Mitt Romney has, so far, reportedly spent $35 million on his failing campaign for the Republican presidential nomination. Just think about it for a moment — $35 million. Inhale deeply, put your pinky finger up to your mouth a la Dr. Evil and say with me: Thirty-five meeeellion dollars!
What else could Romney have done with that money? He could, of course, have plowed it back into his entrepreneurial efforts and made lots of people lots more money — returns four times better than the S&P 500 if the Bain & Co. promotional materials are to be believed.
But apparently he wants to “help” people, not just make them money. Well, with $35 million he could have helped send more than 3,000 low-income children to private school from kindergarten through the 8th grade. The number would actually be higher because the money could be invested and the pot could grow even larger while the kids worked their way through school.
Or, he could have expressed his deep love for the faith of his fathers by giving the dough to the LDS welfare services operation, which assists the victims of disaster all over the globe. Sticking with education, he could have handed the money over to his alma mater, Brigham Young University, on the condition that it go to pay full freight for Mormons from low-income families.
Or, he could have used it to help the National Multiple Sclerosis Society — “the single largest private sponsor of MS research in the world” — fund efforts to find a cure for the disease that his wife Ann has so courageously battled.
Or … whatever. I’m not normally in the habit of telling obscenely rich people how to spend their money, but the truth is that nearly any use of the money would have made more sense, and been more laudable, than the purpose to which it has gone. Not only has Romney wasted $35 million (so far) on a broken political sector that cannot be “transformed” by a single man — yes, even the president — but he has done it in service of ideas that make “garden variety” seem exotic by comparison.
(New Jersey’s Jon Corzine is even guiltier of this offense, spending more than $100 million of his fortune to win a Senate seat and then the governorship. Wow, a liberal Democrat governing New Jersey? There hadn’t been one of those since … the guy who immediately preceded him!)
One could argue that a rich man pouring money into a political candidacy in service of an idea that otherwise won’t get a fair hearing — Steve Forbes pushing a flat tax, Ross Perot stressing fiscal discipline — is doing something to, in an inchoate fashion, nudge the national debate in a different direction. I’m not sure political campaigns are the best way of promoting out-of-the-box ideas, but at least a plausible case could be made.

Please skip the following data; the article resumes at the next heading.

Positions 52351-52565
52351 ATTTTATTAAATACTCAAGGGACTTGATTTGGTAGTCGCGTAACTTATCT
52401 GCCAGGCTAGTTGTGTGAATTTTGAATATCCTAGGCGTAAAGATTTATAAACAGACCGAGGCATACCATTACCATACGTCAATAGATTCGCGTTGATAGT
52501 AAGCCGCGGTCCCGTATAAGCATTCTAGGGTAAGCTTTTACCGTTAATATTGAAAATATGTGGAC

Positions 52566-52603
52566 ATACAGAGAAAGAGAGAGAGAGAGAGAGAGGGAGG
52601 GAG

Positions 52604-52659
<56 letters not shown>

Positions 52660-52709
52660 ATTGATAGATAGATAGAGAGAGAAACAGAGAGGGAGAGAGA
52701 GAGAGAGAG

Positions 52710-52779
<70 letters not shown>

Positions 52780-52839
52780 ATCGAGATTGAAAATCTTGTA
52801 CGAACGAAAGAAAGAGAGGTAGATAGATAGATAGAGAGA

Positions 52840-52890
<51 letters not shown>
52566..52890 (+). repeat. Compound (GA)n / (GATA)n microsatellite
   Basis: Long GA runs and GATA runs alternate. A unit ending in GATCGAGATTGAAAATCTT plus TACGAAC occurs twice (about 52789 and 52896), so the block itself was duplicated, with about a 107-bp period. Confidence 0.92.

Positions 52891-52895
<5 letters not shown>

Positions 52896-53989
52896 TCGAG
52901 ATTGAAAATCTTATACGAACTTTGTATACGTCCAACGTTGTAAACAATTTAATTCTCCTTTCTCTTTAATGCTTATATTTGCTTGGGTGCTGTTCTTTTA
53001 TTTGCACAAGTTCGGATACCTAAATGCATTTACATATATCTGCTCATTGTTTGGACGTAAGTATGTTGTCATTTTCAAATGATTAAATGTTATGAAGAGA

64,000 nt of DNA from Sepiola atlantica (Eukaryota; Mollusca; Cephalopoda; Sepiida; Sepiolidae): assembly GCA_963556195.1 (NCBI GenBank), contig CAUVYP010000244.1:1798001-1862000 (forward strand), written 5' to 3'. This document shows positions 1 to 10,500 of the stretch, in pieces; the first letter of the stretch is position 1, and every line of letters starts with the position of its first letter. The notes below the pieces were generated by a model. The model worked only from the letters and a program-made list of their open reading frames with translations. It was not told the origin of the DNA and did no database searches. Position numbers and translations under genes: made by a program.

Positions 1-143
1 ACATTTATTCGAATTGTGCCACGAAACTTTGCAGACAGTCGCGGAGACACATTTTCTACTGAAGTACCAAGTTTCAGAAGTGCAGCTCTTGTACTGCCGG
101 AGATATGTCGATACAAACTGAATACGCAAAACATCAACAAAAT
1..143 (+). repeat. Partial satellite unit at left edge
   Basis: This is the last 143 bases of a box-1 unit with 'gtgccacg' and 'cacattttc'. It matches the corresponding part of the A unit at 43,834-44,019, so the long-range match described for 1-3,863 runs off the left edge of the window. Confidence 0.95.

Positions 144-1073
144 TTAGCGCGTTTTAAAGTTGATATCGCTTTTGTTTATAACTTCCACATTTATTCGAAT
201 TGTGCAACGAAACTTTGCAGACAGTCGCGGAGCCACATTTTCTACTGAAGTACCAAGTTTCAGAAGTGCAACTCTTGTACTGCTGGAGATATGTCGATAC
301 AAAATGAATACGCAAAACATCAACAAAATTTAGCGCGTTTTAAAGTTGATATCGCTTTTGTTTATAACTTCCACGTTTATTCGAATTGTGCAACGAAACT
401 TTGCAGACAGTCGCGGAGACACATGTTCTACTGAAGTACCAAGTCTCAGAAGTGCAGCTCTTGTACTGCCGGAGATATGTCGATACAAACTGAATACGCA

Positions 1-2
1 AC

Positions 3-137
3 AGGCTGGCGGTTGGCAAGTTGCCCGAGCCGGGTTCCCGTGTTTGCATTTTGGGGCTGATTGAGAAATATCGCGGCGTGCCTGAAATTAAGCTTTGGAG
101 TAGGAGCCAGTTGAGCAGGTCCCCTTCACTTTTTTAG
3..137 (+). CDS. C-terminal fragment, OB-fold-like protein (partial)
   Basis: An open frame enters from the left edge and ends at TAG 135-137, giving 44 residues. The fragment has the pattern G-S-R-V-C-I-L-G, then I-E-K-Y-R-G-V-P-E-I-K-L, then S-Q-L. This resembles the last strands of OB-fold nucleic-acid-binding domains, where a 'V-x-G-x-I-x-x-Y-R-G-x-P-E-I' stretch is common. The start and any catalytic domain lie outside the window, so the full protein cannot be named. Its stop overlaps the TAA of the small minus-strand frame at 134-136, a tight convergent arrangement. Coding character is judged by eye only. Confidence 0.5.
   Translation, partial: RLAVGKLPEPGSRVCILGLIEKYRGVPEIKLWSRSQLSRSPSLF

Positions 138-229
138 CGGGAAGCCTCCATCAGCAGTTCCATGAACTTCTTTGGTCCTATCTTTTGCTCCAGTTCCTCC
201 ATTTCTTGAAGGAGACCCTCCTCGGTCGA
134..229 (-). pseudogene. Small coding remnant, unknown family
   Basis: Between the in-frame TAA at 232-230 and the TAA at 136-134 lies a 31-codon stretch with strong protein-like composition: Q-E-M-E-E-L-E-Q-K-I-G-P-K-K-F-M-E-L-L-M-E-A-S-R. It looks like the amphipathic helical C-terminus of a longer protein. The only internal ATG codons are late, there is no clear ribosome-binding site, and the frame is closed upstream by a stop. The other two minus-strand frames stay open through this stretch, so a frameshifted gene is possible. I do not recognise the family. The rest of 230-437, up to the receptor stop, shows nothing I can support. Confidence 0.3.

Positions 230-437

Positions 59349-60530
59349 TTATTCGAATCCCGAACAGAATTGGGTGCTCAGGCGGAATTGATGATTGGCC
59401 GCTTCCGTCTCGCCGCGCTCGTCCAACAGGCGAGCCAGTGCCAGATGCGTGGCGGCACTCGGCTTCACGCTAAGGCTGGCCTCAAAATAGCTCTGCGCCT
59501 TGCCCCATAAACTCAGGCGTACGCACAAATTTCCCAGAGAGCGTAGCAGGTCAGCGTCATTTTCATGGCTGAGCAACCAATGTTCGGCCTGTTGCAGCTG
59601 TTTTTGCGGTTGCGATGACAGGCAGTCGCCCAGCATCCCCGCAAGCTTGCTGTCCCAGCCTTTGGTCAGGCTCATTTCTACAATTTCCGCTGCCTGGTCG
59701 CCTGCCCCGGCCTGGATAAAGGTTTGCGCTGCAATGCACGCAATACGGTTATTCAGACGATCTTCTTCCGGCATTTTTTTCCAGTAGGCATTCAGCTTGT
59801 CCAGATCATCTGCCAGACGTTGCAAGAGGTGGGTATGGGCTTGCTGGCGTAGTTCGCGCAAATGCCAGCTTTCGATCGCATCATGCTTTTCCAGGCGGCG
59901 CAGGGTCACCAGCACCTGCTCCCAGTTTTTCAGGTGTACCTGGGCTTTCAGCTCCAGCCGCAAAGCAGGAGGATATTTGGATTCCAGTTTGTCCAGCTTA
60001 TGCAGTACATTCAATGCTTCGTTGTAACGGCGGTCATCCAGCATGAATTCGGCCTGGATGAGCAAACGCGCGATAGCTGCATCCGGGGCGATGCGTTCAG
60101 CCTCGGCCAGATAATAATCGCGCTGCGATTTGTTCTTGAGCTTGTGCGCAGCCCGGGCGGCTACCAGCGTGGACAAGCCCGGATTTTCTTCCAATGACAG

But the hallmark of Romney’s campaign has been his painfully awkward lurches to grab hold of the most widely shared and worst ideas the Republican Party has to offer — everything from doubling the size of our illegal detention camp in Guantanamo Bay to impeding promising scientific research to building a wall in a vain effort to stop peaceful people from crossing an imaginary line to enjoy the fruits of their labor.
Thirty-five million dollars. What an enormous waste of scarce resources, and done in the name of helping people. That amount could supply 2,500 pumps to bring clean drinking water to African children, one of whom dies every 15 seconds from a water-related disease. Instead, Romney spent $35 million to buy TV ads to tell voters why he has recently come to support the National Review’s line on the issues.
No, it is worse than that. Because the truth is that the differences between Romney and McCain are not significant. Both support a war without end in Iraq. Both (now) support building a wall on our border without doing anything to make legal the freely exchanged labor of people without the proper government permission slips. He has steadfastly refused to criticize the spectacularly terrible Dubya & Co. except in superficial, technocratic terms. So, what excuse does Romney have left to explain why he wasted $35 million on politics when it could have been put to manifestly nobler ends?
The answer: ego. Mitt Romney is apparently the kind of man who looks at the $3 trillion federal budget and says, “The only thing wrong with this mess is that someone else is in charge of it.”
The notion that what the country needs is the same old government-centric approach to solving problems but someone just a little bit smarter to implement it is profoundly and tragically misguided, but Romney’s delusions of grandeur are especially laughable given his mediocre record in political office.
After all, the signature achievement of his governorship in Massachusetts is that he helped give a tax, spend (and spend again!), mandate and regulate approach to health care a Republican imprimatur.
Whether Romney’s decision to waste $35 million (so far) on politics is driven more by a disturbing distrust of civil society, a naive faith in the power of government, or a truly alarming and totally unjustified messianism is unclear. I do know this much: He could have bought a lot of magic underwear and hair gel with that money. It would have been money much better spent.
(Also posted to Sinners in the Hands of Angry Blog.)